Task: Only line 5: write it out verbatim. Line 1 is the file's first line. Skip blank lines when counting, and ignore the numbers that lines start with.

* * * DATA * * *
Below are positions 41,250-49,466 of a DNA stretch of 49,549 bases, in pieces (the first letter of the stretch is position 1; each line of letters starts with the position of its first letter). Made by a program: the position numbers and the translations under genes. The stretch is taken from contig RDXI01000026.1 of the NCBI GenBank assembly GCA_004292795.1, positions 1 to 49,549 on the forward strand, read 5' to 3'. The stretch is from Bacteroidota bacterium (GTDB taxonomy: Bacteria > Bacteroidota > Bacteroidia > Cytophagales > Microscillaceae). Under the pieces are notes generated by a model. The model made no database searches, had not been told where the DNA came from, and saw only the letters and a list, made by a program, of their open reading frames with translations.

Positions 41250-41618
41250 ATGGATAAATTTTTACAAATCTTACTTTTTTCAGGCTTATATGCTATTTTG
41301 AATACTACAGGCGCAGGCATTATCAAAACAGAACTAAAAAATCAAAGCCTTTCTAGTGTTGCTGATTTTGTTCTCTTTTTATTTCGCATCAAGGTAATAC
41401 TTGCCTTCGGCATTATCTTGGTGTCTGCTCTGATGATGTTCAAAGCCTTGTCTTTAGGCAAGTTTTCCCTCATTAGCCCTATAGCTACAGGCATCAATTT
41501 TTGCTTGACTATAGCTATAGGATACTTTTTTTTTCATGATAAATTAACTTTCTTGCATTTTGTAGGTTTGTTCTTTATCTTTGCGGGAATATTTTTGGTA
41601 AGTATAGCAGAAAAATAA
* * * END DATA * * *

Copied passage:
41401 TTGCCTTCGGCATTATCTTGGTGTCTGCTCTGATGATGTTCAAAGCCTTGTCTTTAGGCAAGTTTTCCCTCATTAGCCCTATAGCTACAGGCATCAATTT